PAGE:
Monday, May 24, 2010
I have been given an assignment. In exchange for staying in my friend's apartment for a month while she's off galavanting in her home turf, I must watch a number of gay films, get caught up on some lesbian short stories, and watch 5 seasons of The L Word. (I also must watch the first season of Glee, but that's besides the point...)
Since I intend to faithfully complete these assignments, I thought I would share my thoughts with you.
Being the good little student that I am, I started right away today with Lost and Delirious, a Lea Pool film.
The summary reads: "Mouse Bradford has just arrived at Perkins Girls College, leaving behind her father and stepmother and the small town where she grew up. Her two senior roommates, the striking, sharp-witted Pauline and the Charming and beautiful tory, quickly adopt Mouse who has lost her mother. When Pauline and tory are found to be lovers, Mouse is caught in the role of accomplice and confessor, and is left torn between her two friends."
The film won some awards too:
CSC award for Best Cinematography in Theatrical Feature
DGCATeam Award for Outstanding Achievement in a Feature Film
Genie Award for Best Achievement in Cinematography
ADF Cinematography Award
Stockholm Film Festival Audience Award
What can I say about this film? I think the real question is, what can I not say about this film?! It touches upon so many issues, including mother-daughter relationships, as well as father-daughter relationships - something I have been thinking about a lot lately."Janet, my fake mother smiles without her eyes, and her hands are cold."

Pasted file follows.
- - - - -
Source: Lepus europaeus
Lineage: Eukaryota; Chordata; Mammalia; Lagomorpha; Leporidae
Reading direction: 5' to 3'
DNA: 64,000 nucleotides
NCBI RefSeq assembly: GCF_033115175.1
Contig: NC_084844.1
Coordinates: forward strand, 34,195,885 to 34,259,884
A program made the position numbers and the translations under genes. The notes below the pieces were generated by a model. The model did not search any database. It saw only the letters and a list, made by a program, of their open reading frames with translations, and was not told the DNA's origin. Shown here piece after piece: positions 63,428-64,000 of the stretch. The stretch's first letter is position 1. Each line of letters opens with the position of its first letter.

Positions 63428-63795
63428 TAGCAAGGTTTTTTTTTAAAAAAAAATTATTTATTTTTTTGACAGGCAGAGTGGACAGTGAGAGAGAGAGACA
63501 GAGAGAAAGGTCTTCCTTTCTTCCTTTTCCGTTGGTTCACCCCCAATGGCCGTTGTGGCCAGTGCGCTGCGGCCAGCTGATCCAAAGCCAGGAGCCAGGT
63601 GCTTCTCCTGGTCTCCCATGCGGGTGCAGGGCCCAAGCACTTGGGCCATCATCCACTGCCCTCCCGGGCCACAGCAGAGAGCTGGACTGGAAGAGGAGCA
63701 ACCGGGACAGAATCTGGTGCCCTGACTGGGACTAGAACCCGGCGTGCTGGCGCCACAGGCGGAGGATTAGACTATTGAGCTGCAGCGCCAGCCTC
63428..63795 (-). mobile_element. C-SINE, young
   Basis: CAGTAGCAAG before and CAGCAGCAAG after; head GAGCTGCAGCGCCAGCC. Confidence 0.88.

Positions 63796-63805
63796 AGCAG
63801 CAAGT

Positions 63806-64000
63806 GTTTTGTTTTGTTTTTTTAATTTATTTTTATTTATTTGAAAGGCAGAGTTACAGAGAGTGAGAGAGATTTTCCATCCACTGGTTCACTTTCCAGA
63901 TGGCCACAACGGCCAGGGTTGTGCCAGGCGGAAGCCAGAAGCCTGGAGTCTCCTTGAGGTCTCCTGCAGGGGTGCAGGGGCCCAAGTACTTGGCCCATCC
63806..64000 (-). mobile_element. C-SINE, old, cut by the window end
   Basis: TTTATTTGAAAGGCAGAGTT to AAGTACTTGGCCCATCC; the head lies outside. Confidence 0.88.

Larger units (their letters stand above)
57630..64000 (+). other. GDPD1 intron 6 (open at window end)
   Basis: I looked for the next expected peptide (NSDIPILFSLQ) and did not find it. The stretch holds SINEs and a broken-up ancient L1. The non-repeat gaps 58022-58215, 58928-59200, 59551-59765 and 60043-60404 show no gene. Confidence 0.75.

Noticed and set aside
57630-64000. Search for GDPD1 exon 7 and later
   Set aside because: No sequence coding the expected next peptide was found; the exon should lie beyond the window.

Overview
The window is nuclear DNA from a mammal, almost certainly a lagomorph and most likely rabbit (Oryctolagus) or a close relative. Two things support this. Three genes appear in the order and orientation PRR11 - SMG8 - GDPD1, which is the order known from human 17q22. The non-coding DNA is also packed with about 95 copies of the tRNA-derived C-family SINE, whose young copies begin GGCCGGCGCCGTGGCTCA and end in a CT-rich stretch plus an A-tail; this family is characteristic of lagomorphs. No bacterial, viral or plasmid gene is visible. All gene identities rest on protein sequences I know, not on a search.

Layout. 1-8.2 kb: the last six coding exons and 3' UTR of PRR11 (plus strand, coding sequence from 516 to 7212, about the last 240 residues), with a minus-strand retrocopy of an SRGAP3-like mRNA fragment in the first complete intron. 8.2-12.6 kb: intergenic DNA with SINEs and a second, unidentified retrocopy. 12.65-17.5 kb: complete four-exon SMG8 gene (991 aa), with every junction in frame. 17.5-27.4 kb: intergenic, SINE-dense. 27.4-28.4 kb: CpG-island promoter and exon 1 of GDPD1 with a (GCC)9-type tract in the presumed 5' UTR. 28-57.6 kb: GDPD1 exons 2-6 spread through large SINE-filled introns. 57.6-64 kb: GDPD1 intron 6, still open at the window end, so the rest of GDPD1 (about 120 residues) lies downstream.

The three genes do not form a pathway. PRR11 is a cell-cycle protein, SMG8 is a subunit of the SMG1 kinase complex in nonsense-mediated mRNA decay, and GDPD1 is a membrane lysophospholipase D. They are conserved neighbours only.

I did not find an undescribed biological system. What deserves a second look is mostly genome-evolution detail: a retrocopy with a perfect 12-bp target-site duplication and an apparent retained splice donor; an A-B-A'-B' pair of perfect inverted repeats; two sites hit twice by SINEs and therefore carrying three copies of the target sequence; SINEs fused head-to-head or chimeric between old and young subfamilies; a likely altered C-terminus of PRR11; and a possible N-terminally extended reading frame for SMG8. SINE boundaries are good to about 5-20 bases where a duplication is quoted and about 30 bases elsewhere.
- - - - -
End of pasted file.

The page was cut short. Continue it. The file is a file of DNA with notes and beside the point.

The film also addresses some young-woman come-of-age and understanding sexuality stuff "Until that night, I had never had any feeling down there at all. I was, a kind of wooden doll, without blood in my body. But that night, that night I started to feel the blood moving."
There's some feminist stuff in there as well... Tory faces off with a young man, the contendor for Pauline, in a fencing match, and kicks ass. They also attend an all-girls college, with it's own interesting set of rules. Clearly the university seeks to be lady-like and appropriate, on the surface, but the reality of the institution is rather different. "Gabbing? I consider that word a punch in the face, Ms. Bennet. It's a word males use to shut us down; to trivialize our talking to each other. You wanna be a part of that shit? Huh?"
But of course... this is a film about the experience of two young women in love, from families where women do not love other women, and expectations will social requirements will hold you in your place. Tory and Pauline's story... is perhaps all too common. "Liar! Liar, Liar, Liar! You've all got your heads up your assholes because love is. It just is and nothing you can say can make it go away because it is the point of why we are here, it is the highest point and once you are up there, looking down on everyone else, you're there forever. Because if you move, right, you fall. You fall."